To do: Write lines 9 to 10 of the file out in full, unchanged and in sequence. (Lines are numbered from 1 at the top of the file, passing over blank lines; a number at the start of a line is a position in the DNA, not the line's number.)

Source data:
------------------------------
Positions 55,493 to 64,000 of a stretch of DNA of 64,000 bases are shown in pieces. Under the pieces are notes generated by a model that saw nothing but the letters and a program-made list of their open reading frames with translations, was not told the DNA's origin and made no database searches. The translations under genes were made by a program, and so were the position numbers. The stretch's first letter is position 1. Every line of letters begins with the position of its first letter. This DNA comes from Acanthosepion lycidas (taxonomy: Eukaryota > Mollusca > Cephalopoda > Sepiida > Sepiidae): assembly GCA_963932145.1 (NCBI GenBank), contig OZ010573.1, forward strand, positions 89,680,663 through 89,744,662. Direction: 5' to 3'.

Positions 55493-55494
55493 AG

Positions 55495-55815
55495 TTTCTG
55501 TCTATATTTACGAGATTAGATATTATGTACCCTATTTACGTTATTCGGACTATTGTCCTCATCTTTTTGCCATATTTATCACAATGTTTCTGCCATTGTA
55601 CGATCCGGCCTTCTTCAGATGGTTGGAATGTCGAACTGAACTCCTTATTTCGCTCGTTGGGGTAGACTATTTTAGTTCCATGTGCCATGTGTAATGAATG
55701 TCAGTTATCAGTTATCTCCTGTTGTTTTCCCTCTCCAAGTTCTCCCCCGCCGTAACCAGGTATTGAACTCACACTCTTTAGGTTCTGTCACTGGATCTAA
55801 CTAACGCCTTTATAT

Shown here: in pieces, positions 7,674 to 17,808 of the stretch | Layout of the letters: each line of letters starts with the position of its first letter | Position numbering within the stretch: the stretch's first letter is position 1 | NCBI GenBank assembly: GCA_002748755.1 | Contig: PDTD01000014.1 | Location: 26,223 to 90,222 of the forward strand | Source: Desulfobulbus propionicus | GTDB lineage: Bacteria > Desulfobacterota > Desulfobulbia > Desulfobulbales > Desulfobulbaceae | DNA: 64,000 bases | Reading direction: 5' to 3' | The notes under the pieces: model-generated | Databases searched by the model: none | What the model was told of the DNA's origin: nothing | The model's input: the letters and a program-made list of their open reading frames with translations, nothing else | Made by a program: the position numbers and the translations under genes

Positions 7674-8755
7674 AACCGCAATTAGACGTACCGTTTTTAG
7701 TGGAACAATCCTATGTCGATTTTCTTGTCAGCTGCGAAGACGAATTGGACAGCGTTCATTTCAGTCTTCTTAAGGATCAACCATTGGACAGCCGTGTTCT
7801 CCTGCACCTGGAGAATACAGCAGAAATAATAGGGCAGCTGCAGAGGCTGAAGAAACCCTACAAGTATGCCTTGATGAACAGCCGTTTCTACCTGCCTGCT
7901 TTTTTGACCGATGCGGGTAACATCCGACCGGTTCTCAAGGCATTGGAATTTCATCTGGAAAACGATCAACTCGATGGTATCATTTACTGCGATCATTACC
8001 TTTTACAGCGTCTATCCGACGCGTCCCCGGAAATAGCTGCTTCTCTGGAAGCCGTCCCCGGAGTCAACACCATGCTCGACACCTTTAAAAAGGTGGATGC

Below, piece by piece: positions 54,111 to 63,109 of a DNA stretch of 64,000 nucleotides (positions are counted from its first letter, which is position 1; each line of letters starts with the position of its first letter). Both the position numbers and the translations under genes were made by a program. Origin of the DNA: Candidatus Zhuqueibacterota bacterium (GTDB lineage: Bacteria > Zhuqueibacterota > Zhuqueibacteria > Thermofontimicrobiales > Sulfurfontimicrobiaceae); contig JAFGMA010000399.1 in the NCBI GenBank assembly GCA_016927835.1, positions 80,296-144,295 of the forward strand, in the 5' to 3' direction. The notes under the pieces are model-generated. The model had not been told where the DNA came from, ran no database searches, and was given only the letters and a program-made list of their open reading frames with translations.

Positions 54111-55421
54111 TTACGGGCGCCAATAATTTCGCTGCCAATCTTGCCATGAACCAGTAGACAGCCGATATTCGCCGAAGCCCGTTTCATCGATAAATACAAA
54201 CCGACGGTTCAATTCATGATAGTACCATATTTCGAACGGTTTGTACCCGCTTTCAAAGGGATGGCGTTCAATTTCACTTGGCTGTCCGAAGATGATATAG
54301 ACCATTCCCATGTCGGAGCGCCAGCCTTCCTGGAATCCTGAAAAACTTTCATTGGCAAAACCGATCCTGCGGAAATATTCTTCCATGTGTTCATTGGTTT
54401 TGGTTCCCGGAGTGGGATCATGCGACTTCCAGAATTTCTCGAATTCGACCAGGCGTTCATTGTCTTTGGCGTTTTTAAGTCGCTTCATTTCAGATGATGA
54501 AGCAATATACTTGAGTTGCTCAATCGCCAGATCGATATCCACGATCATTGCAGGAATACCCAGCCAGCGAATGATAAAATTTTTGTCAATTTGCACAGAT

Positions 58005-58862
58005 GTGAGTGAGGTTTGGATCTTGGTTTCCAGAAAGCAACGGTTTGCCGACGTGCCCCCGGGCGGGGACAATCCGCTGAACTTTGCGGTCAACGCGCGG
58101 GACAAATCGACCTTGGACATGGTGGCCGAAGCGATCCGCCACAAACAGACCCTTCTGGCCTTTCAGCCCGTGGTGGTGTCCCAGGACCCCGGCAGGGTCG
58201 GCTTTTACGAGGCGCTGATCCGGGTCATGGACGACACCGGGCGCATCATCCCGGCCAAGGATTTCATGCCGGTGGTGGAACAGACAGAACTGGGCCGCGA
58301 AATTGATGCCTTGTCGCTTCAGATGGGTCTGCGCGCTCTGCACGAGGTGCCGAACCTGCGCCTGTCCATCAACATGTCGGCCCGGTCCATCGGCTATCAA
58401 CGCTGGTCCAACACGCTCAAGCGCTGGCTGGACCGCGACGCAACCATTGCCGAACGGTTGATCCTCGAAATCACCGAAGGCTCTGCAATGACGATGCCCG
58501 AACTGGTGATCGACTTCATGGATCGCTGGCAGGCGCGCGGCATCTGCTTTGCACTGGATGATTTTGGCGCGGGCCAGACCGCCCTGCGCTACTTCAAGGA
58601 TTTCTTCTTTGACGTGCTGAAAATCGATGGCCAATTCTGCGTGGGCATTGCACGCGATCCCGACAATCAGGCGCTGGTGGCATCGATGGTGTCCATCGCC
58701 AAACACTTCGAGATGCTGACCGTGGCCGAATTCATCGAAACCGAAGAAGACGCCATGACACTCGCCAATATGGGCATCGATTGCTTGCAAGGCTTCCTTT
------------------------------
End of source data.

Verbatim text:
55801 CTAACGCCTTTATAT

Shown here: in pieces, positions 7,674 to 17,808 of the stretch | Layout of the letters: each line of letters starts with the position of its first letter | Position numbering within the stretch: the stretch's first letter is position 1 | NCBI GenBank assembly: GCA_002748755.1 | Contig: PDTD01000014.1 | Location: 26,223 to 90,222 of the forward strand | Source: Desulfobulbus propionicus | GTDB lineage: Bacteria > Desulfobacterota > Desulfobulbia > Desulfobulbales > Desulfobulbaceae | DNA: 64,000 bases | Reading direction: 5' to 3' | The notes under the pieces: model-generated | Databases searched by the model: none | What the model was told of the DNA's origin: nothing | The model's input: the letters and a program-made list of their open reading frames with translations, nothing else | Made by a program: the position numbers and the translations under genes